Occupy Philly protesters took to East Mount Airy last night to support a family trying to get their house back.

In September, Florence Mason and her family of six were evicted from their home on the 100 block of East Meeham Avenue in East Mt. Airy. As protestors were being told to leave Dilworth Plaza on Tuesday night, a small group gathered on the Mason's porch to hear their story and help defend their home. 

Florence Mason says she and her family lived under Section 8 housing. She said she complained to the Philadelphia Housing Authority about the poor quality of living conditions there, which resulted in a letter sent from the city's Licenses and Inspection office to the landlord, requiring her to make changes.

Instead of making the necessary repairs, Florence says the landlord falsified paperwork to make it look like Mason payed a different amount of rent per month, resulting in a stop of the subsidized part of the rent and multiple evictions of the family. Florence Mason's case went to court.

On Tuesday night, the Mason family opened up their two-story rowhome to show, what they say are, the deplorable conditions left by the landlord after they were evicted. 

"The landlord took all the furniture, cut all the pipes, there is no heat or running water. The place is a total mess," said Occupy Philly's Arturo Castillon.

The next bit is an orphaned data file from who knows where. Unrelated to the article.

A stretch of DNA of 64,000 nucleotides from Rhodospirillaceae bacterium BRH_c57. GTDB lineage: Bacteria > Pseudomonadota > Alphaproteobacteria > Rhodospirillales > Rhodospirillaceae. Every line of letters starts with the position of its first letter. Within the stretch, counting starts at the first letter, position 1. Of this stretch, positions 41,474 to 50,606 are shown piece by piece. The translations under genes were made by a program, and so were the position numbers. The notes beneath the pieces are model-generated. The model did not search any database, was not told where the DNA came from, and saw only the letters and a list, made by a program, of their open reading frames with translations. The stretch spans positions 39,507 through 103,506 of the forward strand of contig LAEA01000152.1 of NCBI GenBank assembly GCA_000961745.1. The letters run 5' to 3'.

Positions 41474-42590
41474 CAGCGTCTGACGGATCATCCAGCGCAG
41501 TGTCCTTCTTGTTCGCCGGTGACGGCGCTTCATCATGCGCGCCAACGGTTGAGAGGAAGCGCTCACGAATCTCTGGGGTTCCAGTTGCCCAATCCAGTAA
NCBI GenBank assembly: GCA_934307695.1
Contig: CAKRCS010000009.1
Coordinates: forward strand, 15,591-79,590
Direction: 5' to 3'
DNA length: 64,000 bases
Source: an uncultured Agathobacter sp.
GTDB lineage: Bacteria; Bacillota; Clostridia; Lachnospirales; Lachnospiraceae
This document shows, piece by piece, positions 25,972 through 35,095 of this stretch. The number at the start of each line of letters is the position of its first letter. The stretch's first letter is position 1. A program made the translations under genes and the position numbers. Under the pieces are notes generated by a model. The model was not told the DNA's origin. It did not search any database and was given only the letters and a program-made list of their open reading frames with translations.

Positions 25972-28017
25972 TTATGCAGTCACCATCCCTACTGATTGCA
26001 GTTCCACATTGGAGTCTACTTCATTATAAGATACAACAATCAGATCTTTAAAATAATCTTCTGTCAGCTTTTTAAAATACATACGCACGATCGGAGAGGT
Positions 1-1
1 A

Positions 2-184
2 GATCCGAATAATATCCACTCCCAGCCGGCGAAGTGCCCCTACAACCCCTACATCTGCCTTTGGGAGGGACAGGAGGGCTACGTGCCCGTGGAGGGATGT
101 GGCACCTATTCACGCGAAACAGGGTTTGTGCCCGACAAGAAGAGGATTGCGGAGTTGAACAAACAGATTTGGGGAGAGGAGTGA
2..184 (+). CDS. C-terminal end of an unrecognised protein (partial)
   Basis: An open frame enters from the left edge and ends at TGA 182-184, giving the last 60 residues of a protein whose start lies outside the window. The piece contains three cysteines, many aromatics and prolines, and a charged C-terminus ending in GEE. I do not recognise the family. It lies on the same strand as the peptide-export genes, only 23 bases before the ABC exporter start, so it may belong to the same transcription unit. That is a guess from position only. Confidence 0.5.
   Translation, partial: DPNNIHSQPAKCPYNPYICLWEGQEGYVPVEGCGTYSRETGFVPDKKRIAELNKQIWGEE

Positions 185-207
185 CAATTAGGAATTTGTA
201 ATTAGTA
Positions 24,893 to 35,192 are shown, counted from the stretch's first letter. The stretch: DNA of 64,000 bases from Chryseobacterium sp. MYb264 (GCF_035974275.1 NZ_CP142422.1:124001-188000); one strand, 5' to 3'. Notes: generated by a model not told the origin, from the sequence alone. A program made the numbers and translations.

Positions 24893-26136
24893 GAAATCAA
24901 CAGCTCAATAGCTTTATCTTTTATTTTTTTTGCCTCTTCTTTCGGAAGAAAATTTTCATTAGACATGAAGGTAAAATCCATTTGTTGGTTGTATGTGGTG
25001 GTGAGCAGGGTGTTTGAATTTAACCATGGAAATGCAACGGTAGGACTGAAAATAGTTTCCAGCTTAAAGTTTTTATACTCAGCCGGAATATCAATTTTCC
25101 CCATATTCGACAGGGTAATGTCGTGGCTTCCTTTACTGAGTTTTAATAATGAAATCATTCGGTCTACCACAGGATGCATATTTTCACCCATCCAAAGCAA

"We don't have any money, we are running back and forward," she said. "On Sept. 3, my dog got killed, [police] say they found the dog on the street as a stray although they got her from this address."

"They arrested my 11-year-old and had her in handcuffs," she added. "My daughter was kneed in the back and almost fell to the concrete. They had my 13-year-old in handcuffs and punched him in the stomach while he was in handcuffs."

Mason says she reported the situation to officials but feels that no one is helping.   

On Oct. 14, she says she was told to get rid of everything in the house. The water and heat were cut off and, a day later, Florence - still trying to live in the house - was arrested.

"The neighbors were shocked to see so many cop cars, it looked like they were drug dealers or that they were busting somebody for a crime. We did't commit a crime, we were protecting our rights to housing. It's my right to have a decent house to live in."


for NewsWorks